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UBC Theses and Dissertations

Tailored scaffolding for meta-cognitive skills during analogical problem solving Muldner, Katarzyna

Abstract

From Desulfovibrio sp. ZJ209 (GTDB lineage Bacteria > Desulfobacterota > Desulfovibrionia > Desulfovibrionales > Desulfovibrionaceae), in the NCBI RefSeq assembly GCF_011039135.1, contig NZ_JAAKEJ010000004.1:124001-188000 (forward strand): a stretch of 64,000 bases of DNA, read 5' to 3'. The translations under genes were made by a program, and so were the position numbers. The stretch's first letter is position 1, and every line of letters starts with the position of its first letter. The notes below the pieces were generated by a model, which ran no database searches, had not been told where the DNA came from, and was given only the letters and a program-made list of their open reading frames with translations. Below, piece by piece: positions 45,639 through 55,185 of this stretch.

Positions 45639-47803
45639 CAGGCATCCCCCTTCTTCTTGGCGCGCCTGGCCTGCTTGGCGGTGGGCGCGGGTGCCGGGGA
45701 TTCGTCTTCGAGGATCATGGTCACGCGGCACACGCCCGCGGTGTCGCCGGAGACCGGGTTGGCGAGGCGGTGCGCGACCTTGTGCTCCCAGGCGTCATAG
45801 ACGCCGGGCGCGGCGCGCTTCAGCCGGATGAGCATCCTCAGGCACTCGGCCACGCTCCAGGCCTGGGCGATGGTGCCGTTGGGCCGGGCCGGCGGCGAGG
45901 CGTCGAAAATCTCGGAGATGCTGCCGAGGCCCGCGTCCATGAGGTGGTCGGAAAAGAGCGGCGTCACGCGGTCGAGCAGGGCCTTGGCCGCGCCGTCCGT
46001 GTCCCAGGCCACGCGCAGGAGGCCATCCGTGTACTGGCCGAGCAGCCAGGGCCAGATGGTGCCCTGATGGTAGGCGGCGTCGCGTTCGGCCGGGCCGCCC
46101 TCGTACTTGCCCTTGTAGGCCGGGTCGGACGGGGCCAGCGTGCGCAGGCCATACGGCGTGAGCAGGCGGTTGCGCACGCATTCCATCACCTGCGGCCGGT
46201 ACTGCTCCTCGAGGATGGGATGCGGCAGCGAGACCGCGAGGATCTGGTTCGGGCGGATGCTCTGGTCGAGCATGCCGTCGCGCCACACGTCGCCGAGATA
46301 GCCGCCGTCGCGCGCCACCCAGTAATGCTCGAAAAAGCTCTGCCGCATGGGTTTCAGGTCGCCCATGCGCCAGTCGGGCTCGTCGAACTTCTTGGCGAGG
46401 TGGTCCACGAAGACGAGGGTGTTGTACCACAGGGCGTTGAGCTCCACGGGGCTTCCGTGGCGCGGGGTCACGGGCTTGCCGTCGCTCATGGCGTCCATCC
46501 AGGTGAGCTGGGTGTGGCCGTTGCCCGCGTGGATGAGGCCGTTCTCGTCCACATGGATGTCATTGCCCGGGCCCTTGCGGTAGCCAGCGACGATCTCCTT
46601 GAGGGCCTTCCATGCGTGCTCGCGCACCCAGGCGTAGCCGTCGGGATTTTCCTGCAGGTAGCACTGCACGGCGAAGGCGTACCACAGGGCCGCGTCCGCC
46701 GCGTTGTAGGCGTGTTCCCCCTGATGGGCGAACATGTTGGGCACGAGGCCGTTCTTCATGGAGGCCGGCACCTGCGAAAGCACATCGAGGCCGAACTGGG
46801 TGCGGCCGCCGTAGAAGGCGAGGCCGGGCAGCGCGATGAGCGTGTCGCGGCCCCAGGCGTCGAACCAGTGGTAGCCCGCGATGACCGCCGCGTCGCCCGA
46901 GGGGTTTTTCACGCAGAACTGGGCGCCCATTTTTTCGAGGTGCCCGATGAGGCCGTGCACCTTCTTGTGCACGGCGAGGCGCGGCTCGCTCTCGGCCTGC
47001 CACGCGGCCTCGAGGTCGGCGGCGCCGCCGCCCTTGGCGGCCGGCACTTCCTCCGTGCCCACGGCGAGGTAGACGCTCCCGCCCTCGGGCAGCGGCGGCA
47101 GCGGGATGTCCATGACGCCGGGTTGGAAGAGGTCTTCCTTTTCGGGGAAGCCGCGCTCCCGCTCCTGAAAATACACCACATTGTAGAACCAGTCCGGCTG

Although examples play a key role in cognitive skill acquisition, research demonstrates that learning outcomes are heavily influenced by the meta-cognitive skills students bring to bear while using examples. This dissertation involves the design, implementation and evaluation of the Example Analogy (EA)-Coach, an Intelligent Tutoring System that provides adaptive support for meta-cognitive skills during a specific type of example-based learning known as analogical problem solving (APS, using examples to aid problem solving). To encourage the targeted meta-cognitive skills, the EA-Coach provides multiple levels of scaffolding, including an innovate example-selection mechanism that aims to choose examples with the best potential to trigger learning and enable problem solving for a given student. To find such examples, a key factor that needs to be taken into account is problem/example similarity, because it impacts the APS process. However, full understanding has yet to be reached on how various levels of similarity between a problem and an example influence students' APS behaviours and subsequent outcomes. Here, we provide a novel classification of problem/example differences and hypotheses regarding their impact on APS. In particular, we propose that certain differences between a problem and an example may actually be beneficial in helping students learn from APS, because they promote the necessary meta-cognitive skills. However, given the great variance in terms of knowledge and meta-cognitive skills that exists between students, a key challenge with our approach is how to select examples that provide enough scaffolding for different learners. Our solution to this challenge involves a two-step decision-theoretic process. First, the EA-Coach student model, which corresponds to a dynamic Bayesian network, is used to predict how a candidate example will help a student solve the problem and learn from doing so. Second, the model's prediction is quantified via a utility function, which assigns an expected utility to the candidate example. This process allows the framework to present to the student the example with the highest expected utility for enabling learning and problem solving. We evaluated this approach via a controlled laboratory study, which demonstrated the EA-Coach's pedagogical effectiveness for supporting problem solving and triggering meta-cognitive skills needed for learning during APS.

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